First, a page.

This is part of the Pittsburgh Humanities Festival. Purchase a Festival Concurrent Sessions Pass to attend this event.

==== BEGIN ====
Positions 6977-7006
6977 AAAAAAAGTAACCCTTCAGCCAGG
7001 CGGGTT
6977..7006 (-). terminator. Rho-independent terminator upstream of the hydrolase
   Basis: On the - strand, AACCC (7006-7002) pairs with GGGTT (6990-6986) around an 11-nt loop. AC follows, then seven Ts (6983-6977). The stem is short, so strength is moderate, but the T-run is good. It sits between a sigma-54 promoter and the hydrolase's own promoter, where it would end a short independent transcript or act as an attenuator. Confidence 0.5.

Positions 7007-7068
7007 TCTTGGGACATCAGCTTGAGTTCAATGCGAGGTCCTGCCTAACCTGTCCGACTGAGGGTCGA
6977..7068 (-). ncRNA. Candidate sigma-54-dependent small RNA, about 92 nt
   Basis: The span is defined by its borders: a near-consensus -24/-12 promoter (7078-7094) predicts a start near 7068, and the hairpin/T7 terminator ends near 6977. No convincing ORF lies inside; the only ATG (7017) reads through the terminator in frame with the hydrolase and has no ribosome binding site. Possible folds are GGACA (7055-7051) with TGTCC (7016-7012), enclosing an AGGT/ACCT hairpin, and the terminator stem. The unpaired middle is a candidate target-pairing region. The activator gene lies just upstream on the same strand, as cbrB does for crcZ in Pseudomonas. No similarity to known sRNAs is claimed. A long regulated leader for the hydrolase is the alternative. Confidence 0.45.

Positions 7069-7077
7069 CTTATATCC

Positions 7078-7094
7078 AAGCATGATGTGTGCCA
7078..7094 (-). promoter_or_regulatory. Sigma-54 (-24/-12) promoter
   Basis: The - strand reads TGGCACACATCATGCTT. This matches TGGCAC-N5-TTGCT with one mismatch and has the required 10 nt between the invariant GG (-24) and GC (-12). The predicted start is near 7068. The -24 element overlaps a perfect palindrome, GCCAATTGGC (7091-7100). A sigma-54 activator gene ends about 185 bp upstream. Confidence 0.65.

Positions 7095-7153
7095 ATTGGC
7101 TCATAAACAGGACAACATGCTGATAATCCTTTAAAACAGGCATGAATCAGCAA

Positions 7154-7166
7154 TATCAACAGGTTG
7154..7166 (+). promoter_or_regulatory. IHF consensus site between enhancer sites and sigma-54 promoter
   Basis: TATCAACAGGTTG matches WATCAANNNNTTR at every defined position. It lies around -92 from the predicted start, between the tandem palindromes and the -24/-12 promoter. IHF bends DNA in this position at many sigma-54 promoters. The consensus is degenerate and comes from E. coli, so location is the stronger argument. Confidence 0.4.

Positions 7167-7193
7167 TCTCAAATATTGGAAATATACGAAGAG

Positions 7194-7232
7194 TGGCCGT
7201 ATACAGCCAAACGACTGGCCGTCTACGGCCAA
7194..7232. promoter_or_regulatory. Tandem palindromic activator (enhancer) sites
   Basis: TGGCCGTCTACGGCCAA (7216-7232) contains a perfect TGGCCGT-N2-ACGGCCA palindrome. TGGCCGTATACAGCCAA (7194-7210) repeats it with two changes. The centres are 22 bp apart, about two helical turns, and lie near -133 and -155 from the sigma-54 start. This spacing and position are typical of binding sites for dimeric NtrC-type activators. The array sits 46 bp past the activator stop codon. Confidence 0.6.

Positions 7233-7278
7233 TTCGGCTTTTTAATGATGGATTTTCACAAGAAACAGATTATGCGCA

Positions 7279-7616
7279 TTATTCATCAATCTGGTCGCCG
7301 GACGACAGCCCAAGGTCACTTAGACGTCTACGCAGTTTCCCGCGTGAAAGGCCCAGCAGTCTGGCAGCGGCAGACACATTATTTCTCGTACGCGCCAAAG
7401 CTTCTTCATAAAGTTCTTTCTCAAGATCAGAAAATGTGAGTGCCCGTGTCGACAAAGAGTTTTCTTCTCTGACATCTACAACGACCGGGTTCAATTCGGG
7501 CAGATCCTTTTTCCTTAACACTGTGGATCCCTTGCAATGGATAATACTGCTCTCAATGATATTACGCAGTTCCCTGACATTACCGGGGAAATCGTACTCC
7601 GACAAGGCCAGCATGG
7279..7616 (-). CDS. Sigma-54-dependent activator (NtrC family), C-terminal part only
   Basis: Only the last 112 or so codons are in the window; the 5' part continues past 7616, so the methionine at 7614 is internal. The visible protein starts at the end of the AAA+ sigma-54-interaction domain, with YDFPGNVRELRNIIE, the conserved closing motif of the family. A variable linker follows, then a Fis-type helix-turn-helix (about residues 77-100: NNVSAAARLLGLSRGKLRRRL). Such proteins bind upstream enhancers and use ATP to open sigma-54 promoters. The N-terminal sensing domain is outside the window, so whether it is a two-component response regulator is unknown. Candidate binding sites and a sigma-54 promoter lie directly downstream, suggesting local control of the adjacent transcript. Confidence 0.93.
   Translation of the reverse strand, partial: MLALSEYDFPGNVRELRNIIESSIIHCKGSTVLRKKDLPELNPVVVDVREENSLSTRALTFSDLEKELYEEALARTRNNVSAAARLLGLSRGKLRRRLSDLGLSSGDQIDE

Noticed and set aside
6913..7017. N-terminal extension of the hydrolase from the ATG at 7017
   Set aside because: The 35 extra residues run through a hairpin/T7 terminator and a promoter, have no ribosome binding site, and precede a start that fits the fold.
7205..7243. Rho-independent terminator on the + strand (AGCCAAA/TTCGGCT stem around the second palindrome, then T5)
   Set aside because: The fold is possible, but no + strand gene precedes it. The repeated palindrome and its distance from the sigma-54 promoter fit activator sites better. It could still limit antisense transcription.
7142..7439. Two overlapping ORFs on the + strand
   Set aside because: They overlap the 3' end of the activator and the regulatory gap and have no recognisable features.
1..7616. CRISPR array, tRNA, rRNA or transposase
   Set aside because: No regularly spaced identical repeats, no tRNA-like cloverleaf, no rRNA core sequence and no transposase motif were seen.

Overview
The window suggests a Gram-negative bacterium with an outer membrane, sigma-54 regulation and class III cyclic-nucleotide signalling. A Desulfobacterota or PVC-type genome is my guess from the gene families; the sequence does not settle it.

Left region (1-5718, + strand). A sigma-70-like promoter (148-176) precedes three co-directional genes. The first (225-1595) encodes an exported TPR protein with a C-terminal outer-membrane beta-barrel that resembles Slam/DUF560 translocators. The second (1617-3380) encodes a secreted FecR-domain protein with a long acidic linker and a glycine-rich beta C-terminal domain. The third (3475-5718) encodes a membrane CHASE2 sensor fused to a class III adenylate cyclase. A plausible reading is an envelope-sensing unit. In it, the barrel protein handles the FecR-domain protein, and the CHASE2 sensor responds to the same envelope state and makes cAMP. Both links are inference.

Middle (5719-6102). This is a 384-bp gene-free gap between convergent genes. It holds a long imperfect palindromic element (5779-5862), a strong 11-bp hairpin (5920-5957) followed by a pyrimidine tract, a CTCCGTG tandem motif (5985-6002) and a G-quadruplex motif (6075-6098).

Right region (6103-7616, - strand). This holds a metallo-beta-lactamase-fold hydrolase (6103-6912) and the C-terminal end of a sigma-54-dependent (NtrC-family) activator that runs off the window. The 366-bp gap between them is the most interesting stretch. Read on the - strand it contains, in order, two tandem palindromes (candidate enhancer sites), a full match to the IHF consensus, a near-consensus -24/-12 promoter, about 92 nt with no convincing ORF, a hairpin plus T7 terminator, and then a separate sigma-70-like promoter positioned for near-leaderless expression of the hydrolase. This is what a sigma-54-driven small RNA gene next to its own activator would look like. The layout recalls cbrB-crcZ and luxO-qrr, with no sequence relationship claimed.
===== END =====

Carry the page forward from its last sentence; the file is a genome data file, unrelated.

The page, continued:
Friedl Dicker-Brandeis, a multitalented artist and designer and a gifted teacher, was deported to Theresiendstadt Ghetto and Concentration Camp in 1942; there she employed her Bauhaus methods in her teaching of hundreds of the camp’s young students to observe, draw, feel, and find light in one of the century’s darkest places. As a school dedicated to training a generation of young people from around the world to unite art and craft and to design their uses for a new, utopian society, the Bauhaus (1919-1933) was the twentieth century’s most influential art institution. With the Bauhaus’s closure under the Nazis, its members went on to start Black Mountain College and Chicago’s New Bauhaus, and to teach at Yale and Harvard. Less well known is that many Bauhaus members stayed in Europe, and some were victims of the Nazi persecution and genocide. Elizabeth Otto, art historian and Executive Director of the University at Buffalo Humanities Institute, gives a fresh look at a little-known side of the Bauhaus.